Sometimes, however, the debtor is not a party to the subordination agreement, and the agreement merely constitutes an arrangement between the two creditors.  In those cases, getting payments into the hands of the "senior" creditor may involve a little more complexity since the creditors can't themselves agree that a payment by the debtor to one creditor actually constitutes a payment by the debtor to the other. Where the debtor is not a party, payments to the subordinated creditor generally must be credited to the subordinated debt—the creditors don't have the right to redirect the payment from one to the other without the debtor's consent, but, under the subordination agreement, the subordinated creditor has agreed to turn the payments over to the senior creditor until the senior has received, from the debtor and the subordinated creditor, the full amount of the senior obligations.3  In this situation, to the extent that the senior debt is paid out of amounts turned over by the subordinated creditor, the debtor has not discharged its obligations to the senior. The subordinated creditor is, therefore, "subrogated" (see discussion below) to the remaining rights of the senior to receive payments from the debtor and, after the senior has received the full amount it is sue, the subordinated creditor the amounts it has turned over to the senior by receiving all payments from the debtor on account of the amount of the senior debt the debtor did not pay itself.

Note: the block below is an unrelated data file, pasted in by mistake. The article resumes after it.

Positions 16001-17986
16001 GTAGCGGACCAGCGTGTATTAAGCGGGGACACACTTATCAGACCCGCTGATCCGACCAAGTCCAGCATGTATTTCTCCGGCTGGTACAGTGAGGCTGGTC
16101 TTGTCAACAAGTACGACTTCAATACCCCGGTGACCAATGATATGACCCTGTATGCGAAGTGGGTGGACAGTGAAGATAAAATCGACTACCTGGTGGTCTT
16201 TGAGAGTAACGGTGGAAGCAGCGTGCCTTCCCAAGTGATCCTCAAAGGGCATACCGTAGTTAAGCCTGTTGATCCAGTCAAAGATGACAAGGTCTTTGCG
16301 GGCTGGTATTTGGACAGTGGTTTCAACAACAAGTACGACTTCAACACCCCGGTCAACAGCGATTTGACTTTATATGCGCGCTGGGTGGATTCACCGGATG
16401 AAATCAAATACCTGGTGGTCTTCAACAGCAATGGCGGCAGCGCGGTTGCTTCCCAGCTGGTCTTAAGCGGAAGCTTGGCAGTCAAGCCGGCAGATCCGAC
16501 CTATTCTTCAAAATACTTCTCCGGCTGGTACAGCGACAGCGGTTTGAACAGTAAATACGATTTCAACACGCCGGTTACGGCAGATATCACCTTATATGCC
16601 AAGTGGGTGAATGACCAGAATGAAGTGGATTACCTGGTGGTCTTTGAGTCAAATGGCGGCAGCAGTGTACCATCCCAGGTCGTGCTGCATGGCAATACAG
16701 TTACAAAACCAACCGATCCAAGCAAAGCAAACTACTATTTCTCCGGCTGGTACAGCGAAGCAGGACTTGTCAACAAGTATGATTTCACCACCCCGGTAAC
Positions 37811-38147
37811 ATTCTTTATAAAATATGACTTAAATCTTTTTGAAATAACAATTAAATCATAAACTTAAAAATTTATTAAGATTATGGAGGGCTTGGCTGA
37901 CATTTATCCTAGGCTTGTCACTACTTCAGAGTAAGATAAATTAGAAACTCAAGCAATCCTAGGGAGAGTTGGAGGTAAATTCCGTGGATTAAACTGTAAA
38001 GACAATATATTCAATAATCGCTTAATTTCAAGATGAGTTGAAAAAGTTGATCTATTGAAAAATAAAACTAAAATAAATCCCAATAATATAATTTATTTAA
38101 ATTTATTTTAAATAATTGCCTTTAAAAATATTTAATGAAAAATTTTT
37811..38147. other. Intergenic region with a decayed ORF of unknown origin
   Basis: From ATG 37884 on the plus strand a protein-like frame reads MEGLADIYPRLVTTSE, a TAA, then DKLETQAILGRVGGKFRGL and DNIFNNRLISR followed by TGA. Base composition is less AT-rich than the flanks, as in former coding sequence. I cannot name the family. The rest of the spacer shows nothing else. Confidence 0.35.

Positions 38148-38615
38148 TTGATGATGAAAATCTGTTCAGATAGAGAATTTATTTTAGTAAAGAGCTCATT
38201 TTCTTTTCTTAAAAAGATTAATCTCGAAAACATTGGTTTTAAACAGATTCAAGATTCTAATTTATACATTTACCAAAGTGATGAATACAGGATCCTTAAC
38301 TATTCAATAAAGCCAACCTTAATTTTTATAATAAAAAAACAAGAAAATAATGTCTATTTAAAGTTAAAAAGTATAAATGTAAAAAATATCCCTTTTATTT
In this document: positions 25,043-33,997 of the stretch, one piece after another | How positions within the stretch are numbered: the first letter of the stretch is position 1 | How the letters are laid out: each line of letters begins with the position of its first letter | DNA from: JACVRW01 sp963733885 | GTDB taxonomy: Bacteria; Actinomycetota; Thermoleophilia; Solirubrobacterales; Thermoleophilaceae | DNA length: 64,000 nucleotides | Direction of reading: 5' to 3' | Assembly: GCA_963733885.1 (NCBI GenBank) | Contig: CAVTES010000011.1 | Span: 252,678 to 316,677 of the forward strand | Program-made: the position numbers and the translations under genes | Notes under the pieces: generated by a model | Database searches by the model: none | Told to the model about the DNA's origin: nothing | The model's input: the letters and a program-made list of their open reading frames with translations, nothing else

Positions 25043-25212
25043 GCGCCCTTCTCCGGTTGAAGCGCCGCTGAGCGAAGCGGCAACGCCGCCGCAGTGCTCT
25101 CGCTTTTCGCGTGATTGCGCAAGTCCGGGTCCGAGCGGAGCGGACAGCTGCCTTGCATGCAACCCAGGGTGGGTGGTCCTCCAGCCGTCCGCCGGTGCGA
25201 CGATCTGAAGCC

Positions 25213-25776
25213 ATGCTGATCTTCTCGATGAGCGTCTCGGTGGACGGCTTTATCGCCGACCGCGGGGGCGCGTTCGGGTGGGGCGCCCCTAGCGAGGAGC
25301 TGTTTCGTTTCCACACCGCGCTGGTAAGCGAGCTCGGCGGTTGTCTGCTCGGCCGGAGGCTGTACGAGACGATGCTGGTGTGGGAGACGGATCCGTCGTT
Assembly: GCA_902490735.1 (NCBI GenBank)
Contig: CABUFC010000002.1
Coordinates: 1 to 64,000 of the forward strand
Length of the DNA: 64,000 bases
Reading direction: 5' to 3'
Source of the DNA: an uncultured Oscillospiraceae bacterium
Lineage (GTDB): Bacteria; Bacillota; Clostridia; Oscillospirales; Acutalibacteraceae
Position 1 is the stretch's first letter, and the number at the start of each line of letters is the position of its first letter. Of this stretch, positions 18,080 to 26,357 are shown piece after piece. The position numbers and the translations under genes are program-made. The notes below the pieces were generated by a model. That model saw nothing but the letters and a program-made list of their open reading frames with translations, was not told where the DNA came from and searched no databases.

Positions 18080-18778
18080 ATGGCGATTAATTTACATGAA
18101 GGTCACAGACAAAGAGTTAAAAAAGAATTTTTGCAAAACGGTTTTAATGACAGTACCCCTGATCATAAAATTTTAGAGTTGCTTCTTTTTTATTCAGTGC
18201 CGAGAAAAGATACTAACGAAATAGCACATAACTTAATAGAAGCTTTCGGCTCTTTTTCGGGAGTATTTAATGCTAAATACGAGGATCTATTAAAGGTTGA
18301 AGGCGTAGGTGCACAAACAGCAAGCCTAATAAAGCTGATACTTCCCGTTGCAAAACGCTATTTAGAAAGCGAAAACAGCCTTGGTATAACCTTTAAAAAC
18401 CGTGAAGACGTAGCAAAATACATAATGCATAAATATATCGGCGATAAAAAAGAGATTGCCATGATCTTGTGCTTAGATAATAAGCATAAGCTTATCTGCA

So, for example, say the debtor D owes $100 to senior Creditor A and $50 to subordinated Creditor B.  D pays $50 to A and $50 to B. If there is a three-party subordination agreement, the payment to B will be deemed, in accordance with the agreement, a payment to A.  B will be deemed to have received the payment "in trust" for A so that A will have received $100 from D, and B will still be owed $50. If, however, A and B entered into a subordination agreement to which D is not a party, then B will have been paid $50 but will be required, by the bi-lateral subordination agreement, to turn that $50 over to A.  A will then have received $100 but only $50 of it directly from D. D will, therefore, still owe $50 to A.  When and if D pays the $50 outstanding on its debt to A, B will recover the $50 it turned over to A by being "subrogated" to A's rights to receive the remaining $50 from the debtor.

A Note on Subrogation

In the second example above, the subordinated creditor was said to be "subrogated" to the rights of the senior.  Subrogation4 developed as an equitable doctrine to prevent unjust enrichment when one person satisfies the obligations of another.  Subrogation allows the person who pays the debt of another to stand in the shoes of the recipient creditor—subrogation has sometimes been described as the equivalent of substitution—and to enforce the rights the creditor has against the debtor. To prevent unjust enrichment, the principle of equitable subrogation applies automatically, whether or not it is provided for in a contract; however, because the doctrine of equitable subrogation places restrictions on the rights of subrogation and because courts have  discretion in determining how (and even whether) the doctrine of equitable subordination is applied, contracting parties, such as the parties to a subordination agreement, frequently choose not to rely solely upon their equitable rights and instead to spell out the terms of the subrogation arrangement as a contractual remedy.5